Max Frisch


do u know anything fire raisers

>>By babette   (Saturday, 25 Jan 2003 12:57)

help i cant do my Theatre Studies coursework!

>>By eeek   (Saturday, 25 Jan 2003 12:57)

i need info on Fire raisers but all i get is stupid book sales and old performances

>>By eeek   (Saturday, 25 Jan 2003 12:57)

His work is unusual and different , i like it!

>>By ariel   (Saturday, 25 Jan 2003 12:57)

Maybe you all should realize that his intentions are stated under the title "A Learning Play Without a Lesson". This is a wonderful script but you do have to realize it is to be taken lightly.

>>By JanisJ   (Tuesday, 25 Feb 2003 20:01)

to eeek, you need help?
I can help--e mail me at

to JanisJ:
"taken lightly"?--
yeah, like, the present Irak invasive war is to be taken lightly, too!!
There's another side to that coin.

>>By michael zadora   (Tuesday, 1 Apr 2003 01:41)

again, eeek, if that's you;
e mail me; I'll do your coursework for the "firebugs" drama--a pleasure indeed, and by a discussion you'll be that much better off, as the play is an exemplary instance of the form of dramaturgy that is accessible and relevant to the general world of politics, people and events . . .
my address is, or you can use

of course, I would benefit too, cause exchange and discussion of such a piece is mighty fine to do, and learn from.

>>By m zadora   (Tuesday, 1 Apr 2003 22:37)

Ive recently been in a production of fire raisers for my A-level exam and now i need notes on the relevence of the play today, but i can't find any usefull information on Frisch,can anyone help?

>>By G-Bro   (Friday, 6 Jun 2003 15:34)

Frisch is a fascinating writer, indeed. I love his examination of self and the desire to deny and avoid responsibility for that "selfhood." How much of our "self" do we deny? Are we ever really prepared to take responsibility for it in its totality?

>>By redcatdave   (Sunday, 8 Jun 2003 09:13)

There's a good description here about firebugs:

But that's in German, might be a problem, I tried google's language tools, but they translated Max Frisch as "Max Freshness". Therefore I will try my own "language tools" and give my interpretation of the main points on that site: People get confronted with the destructive effects that certain developments in society can have. But, although they know about this, they do not take any action against it. You could take the rise of the power of Hitler as an example, people saw all the signs of the oncoming terror, but ignored them, following ( or not wanting to oppose) the general opinion. One could say that during WWII, many Germans "gave shelter" to Hitler as the Biedermanns gave shelter to their arsonist guests. In both cases they knew or at least could know about what their "guests" where up to. You could extend this to the current society by considering that many people do not want to take action against anti-democratic powers in our society, from whatever source these may be, when opposing such things would be not socially accepted.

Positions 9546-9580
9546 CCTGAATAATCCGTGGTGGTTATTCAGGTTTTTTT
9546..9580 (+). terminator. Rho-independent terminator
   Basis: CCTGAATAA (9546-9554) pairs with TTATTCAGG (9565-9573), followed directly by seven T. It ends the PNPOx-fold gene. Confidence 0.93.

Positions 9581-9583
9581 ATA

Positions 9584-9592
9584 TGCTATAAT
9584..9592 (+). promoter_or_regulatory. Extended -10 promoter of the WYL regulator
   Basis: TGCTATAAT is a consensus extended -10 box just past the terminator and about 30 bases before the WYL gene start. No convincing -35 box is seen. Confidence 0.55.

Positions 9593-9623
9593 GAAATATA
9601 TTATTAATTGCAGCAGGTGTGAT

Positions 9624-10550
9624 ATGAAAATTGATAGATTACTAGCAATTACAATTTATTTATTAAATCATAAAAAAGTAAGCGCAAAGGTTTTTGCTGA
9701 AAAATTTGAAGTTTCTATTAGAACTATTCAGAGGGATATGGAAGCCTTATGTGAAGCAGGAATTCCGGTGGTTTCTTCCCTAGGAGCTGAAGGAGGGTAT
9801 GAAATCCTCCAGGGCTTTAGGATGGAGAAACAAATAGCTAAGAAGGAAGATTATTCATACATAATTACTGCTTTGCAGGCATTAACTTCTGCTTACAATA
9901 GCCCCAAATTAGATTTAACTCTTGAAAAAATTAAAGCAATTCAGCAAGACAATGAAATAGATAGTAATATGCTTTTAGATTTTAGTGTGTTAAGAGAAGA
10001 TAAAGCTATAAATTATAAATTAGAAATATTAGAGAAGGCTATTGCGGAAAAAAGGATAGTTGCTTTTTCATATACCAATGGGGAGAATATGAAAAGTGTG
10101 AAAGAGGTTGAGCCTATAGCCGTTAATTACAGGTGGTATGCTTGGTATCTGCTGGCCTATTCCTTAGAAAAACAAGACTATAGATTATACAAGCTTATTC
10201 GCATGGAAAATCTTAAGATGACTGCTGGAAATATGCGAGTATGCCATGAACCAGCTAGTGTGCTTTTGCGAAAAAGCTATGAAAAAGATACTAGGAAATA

The subtitle was added eleven years later, according to that review, because of Max Frisch's consciousness that it's not possible to actually influence the viewer/reader. They refer to a part of "Diary 1946-1949" where Frisch discusses his aim to raise questions by his audience, not to give answers, but realizes that people don't want unanswered questions.

Some pages in English:

Very short biography of Max Frisch, with all the main points:

Useful review of "firebugs":

As I am thinking of all this, I think the reason I like the work of Max Frisch is that he treats moral issues without trying to place himself on a higher moral level than others or the reader. That makes it easy to follow and accept his contemplations on almost every imaginable subject. It's a shame he seems more or less forgotten here in Holland, it was only because of a newspaper that used questions from his Diary 1966-1971 for a weekly column that I had heard from him. Since then I read several of his works (Dutch translations found in second-hand book stores), but unfortunately missed the staging of the "Biedermann play". His "Bl├Ątter aus dem Brotsack" was really an eye-opener for my view on the Swiss neutrality in WWII.

>>By pim   (Sunday, 8 Jun 2003 12:08)

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